Image via Missing People
Missing persons posters and billboards are being reinvented for the modern era in the UK. Taking the place of passive printouts are live portraits, in a bid to connect better with onlookers.
With more memorable and resonant appeals, the Missing People charity hopes even more witnesses will come forward to help families of missing persons find relief—and perhaps assist in bringing loved ones home.
The overhaul coincides with International Missing Children’s Day on May 25. To give the posters and billboards a high-tech upgrade, the nonprofit worked with a group of creative agencies and brought the photos of missing children to life. Creative partners include public relations firm MHP Mischief, AI video reenactment platform D-ID, multidisciplinary creative and technology agency Engine UK, and behavioral science consultancy Influence at Work.
As reported by the BBC, each poster is accompanied by a QR code that, when scanned, depicts the person smiling and laughing. The animated expressions aim to humanize missing persons, reminding the public that those are real people, and inspire bystanders to keep a lookout for the individuals.
Notably, the word “missing” has also been replaced with “help find” on the appeals, as behavioral scientists inform the posters’ creators that a more active phrase will encourage a proactive reaction.
The move was praised by the mother of Leah Croucher, who vanished from Milton Keynes, Buckinghamshire, on February 15, 2019, at the age of 19.
The parent told the news outlet that the live posters have instilled new hope that someone will come forward with information about her daughter’s whereabouts.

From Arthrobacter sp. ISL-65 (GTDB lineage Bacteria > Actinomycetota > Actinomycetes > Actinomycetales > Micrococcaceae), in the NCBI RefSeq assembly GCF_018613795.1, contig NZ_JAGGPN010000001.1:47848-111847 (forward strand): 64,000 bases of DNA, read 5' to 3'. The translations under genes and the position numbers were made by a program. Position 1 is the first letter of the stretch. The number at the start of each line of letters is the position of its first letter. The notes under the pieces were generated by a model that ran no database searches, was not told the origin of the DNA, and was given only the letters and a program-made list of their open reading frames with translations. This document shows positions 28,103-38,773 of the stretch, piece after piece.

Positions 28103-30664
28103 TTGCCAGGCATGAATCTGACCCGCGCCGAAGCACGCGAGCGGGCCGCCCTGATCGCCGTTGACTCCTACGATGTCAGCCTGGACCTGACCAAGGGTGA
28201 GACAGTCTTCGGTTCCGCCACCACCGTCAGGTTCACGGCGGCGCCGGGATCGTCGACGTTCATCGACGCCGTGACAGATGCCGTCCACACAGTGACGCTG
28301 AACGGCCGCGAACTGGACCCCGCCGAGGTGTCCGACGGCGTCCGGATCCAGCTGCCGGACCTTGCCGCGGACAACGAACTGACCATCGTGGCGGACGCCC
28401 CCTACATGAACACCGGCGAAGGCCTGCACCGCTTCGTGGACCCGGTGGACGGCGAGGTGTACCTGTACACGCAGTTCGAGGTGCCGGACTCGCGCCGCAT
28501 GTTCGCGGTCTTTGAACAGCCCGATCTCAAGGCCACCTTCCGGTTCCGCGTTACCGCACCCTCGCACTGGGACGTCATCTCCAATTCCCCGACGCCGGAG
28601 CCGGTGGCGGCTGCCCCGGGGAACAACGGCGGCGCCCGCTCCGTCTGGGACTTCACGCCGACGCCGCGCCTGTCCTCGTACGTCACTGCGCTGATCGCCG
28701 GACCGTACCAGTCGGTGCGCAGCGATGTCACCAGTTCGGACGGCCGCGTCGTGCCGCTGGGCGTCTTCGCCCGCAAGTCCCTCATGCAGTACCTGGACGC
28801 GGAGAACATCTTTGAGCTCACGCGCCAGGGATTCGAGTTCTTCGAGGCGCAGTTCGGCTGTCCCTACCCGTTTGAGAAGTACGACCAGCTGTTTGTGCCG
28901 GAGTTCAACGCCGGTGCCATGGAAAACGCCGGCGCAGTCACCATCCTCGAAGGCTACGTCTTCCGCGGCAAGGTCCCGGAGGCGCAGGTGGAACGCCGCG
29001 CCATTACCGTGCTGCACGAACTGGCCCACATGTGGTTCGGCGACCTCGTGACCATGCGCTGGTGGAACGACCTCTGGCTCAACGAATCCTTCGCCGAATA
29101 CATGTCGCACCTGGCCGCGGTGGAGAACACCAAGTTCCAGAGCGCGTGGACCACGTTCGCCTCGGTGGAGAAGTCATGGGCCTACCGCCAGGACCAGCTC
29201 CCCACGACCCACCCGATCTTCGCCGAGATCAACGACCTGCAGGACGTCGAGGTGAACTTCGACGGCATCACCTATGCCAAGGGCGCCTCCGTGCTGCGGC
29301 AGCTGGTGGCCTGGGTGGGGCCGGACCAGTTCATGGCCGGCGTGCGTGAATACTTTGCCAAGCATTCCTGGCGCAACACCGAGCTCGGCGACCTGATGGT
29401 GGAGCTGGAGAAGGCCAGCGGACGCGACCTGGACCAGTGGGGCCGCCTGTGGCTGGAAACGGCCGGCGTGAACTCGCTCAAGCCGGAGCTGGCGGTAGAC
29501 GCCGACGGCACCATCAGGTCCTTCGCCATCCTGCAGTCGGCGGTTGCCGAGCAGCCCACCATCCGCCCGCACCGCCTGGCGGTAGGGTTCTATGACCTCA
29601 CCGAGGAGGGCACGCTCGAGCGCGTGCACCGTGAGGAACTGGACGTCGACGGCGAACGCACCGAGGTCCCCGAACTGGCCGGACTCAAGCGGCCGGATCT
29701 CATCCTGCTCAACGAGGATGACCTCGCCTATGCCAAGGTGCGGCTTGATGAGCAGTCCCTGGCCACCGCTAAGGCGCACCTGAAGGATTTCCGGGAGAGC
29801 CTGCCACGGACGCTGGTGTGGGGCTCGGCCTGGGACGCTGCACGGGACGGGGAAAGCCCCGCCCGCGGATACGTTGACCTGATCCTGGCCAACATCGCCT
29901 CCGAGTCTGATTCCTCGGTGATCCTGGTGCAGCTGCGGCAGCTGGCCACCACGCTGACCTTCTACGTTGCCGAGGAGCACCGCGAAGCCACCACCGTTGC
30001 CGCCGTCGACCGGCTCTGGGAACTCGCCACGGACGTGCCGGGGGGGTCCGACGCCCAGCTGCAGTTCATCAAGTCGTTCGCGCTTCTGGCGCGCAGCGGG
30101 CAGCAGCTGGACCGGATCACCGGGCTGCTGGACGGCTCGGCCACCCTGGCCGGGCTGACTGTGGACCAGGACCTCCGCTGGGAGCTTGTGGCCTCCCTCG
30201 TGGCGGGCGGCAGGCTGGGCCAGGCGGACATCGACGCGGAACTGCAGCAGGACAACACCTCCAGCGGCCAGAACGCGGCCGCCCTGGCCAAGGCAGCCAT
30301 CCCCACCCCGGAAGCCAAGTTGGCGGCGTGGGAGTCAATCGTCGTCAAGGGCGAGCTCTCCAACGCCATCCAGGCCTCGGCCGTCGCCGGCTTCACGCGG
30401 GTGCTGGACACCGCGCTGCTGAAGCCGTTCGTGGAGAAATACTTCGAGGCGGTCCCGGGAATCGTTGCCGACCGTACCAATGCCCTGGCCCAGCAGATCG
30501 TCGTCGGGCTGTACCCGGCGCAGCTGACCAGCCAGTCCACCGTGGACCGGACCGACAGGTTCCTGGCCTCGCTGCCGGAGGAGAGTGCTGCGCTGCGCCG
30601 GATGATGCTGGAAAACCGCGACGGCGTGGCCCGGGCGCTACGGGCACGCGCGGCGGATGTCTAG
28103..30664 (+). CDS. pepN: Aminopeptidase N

Billboards displaying the moving profiles of three missing children, including Croucher, began appearing across London on Missing Children’s Day.
To mark International Missing Children’s Day we’ve been working with UK charity @missingpeople to reinvent the missing person poster -re-thinking the standard design and introducing striking, high-tech digital posters to create ‘live’ portraits.#MakeTheMissingUnmissable pic.twitter.com/tUGSvwwCgU
— @Engine_UK (@ENGINE_UK) May 25, 2022
The other two children in the campaign are Alexander Sloley and Finn Layland-Stratfield. Sloley, aged 16 at the time of his disappearance on August 2, 2008, was last seen in Islington, London. Layland-Stratfield was 17 years old when he went missing from Tintagel, Cornwall, on July 8, 2017.
They make up a tiny fraction of the thousands of children who remain missing in the UK. According to Missing People, there are about 170,000 disappearances each year, of which 70,000 are of children.
Following the campaign, Missing People will use the new dynamic format in all its new appeals.